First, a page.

The Cassini RPWS Langmuir ProbeAfter seven years in space, Cassini went into orbit around Saturn on July 1, 2004. Since then, have have used our Langmuir probe instrument onboard for investigating the space physics of the Saturn system, including its rings and moons, particularly Titan and Enceladus. The Langmuir probe is designed and built by us at the Swedish Institute of Space Physics in Uppsala, and we get a lot of nice data and results.
RPWS/LP data access (Password required)
The Grand Finalehttps://saturn.jpl.nasa.gov/mission/grand-finale/overview/.
Live data being received from our RPWS LP instrument on the Cassini spacecraft.
The Cassini/Huygens projectThe Cassini/Huygens mission to the Saturnian system is jointly managed by NASA and ESA. The spacecraft was launched in October 1997, and arrived at Saturn during the summer of 2004. The Huygens probe landed on the planet-sized moon Titan during January 2005. The sensors on Cassini have sampled exciting data from the planet Saturn itself, the space and radiation environment, the icy moons and rings, and in particular Titan. The measurements around Titan partly aim to make discoveries that may unravel some of the processes that have led to the origin of life on Earth. For further information, see http://www.esa.int/SPECIALS/Cassini-Huygens.
The Cassini project has been extended until 2017, when the spacecraft will finally impact the clouds of Saturn. The mission plan now includes several flybys of the ionosphere of Saturn inside the innermost D-ring and several crossings of the exhaust plumes of the moon Enceladus. The approved schedule includes 127 flybys through the ionosphere and upper atmosphere of Titan. Several close flybys have also occurred past several of the interesting icy moons (e.g., Enceladus, Dione, Rhea, and Iapetus). There have also been numerous crossings through the plasma in the E-ring.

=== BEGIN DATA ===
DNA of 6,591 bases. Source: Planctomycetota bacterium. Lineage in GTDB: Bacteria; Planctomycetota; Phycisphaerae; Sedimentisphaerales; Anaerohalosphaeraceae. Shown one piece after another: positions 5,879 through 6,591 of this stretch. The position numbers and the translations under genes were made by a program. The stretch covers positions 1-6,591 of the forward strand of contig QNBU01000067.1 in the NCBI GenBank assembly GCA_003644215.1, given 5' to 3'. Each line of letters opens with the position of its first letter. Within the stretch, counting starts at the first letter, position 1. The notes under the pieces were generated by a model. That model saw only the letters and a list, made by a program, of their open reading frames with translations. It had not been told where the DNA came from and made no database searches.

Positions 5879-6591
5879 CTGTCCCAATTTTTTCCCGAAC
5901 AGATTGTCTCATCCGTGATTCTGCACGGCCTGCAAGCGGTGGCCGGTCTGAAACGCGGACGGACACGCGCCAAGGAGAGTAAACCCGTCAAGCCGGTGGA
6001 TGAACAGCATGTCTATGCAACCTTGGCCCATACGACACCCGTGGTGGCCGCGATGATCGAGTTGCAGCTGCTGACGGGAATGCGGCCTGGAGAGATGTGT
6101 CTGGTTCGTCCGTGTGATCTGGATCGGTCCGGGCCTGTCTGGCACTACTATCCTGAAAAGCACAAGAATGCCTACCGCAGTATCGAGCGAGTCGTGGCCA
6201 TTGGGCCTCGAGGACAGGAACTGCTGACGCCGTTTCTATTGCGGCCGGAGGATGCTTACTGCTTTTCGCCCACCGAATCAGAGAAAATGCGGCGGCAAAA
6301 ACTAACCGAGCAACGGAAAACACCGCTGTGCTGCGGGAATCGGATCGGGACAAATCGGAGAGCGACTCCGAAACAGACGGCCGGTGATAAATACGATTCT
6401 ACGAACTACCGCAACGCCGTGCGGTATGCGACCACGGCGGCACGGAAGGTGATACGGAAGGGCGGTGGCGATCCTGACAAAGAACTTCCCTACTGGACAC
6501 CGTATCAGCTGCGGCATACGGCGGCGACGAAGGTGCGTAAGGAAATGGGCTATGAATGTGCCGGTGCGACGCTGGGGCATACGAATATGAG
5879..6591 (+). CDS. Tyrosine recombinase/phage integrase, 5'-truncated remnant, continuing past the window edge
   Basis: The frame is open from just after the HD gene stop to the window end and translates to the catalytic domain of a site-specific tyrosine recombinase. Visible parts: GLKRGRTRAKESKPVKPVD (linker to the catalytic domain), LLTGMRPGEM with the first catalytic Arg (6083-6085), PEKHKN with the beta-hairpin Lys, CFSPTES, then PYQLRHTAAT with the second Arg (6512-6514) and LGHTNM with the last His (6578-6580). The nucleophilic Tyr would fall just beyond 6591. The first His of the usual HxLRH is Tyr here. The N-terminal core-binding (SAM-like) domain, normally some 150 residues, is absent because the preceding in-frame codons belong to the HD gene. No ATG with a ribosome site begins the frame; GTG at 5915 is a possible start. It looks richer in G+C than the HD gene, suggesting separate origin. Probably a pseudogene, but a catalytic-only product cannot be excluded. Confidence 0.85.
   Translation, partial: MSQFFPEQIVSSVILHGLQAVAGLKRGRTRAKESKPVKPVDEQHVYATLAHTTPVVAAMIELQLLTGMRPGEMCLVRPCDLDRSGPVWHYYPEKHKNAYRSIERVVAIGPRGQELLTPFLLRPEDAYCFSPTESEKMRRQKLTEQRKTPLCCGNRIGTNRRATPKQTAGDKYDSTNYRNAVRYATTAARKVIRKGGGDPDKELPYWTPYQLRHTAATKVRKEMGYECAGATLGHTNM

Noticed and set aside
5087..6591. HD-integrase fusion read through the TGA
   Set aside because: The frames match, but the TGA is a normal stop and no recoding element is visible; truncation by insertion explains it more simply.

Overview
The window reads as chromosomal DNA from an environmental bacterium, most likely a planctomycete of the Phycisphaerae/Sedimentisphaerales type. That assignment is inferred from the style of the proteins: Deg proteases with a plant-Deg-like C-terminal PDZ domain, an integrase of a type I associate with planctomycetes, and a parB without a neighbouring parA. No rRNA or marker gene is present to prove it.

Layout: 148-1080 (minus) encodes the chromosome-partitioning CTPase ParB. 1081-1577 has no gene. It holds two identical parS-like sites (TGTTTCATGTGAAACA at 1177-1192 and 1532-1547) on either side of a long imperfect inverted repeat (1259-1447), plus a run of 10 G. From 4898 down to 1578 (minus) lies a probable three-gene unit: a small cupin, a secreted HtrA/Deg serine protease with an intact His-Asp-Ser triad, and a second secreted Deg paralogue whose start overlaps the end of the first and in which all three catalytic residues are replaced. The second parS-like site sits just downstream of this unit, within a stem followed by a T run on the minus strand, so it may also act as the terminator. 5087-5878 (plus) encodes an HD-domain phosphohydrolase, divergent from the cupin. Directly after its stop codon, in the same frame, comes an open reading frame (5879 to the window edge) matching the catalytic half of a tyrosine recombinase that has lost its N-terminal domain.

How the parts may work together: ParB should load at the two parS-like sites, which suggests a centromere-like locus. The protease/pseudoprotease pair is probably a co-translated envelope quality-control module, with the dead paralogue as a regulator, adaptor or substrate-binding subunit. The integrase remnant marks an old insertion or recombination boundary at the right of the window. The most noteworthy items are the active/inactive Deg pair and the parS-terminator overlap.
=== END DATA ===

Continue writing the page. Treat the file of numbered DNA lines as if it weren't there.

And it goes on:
The Cassini Langmuir probeSo, what is this Langmuir probe instrument that we fly on Cassini?
When used in space, A Langmuir probe can be seen as a kind of "cosmic weather station", that can be used to study the very tenuous gas of charged particles that we normally find in space. Hey, what, isn't space a vacuum? Well, compared to the air around us on Earth, it is, but the vacuum is not perfect: essentially everywhere, there is a tenuous gas of charged particles. Such a gas of free ions and electrons is called a plasma. The basic principle for measuring this plasma with a Langmuir probe is simple: put a sphere (the probe) on some sort of boom on your spacecraft, apply a positive potential to the probe, and measure the current that flows from the spacecraft to the probe. As we put the probe at a positive potential, the current is due to collection of free electrons from the plasma. The higher the current, the more free electrons there must be around. Voila, we have measured the density! By some more intricate means, we can get the temperature as well, and sometimes also the plasma flow speed, i.e. the "wind speed", and the mean ion mass. Hence, we have a weather station in space, observing about the same things that Earthbound weather observatories do: temperature, wind speed, and pressure (which essentially is density times temperature).
Simple as this principle may sound, there are of course a lot of difficulties. Constructing electronics for low-noise measurments of currents down below the nanoamp level is a challenge in itself, and in addition there are a lot of factors complicating the elegant principle above. We have have long experience of building this kind of instruments for many spacecraft (see our group home page). Still, the design and construction of the Langmuir probe instrument spanned some eight years from first conception to final launch! Above the photo at right shows our Langmuir probe on Cassini, goldish because its surface layer of titanium nitride.
What we do at Saturn
OK, but what are we doing, now that we have spent so much time on
building this instrument?
last modified on Friday, 15-Sep-2017 11:51:25 CEST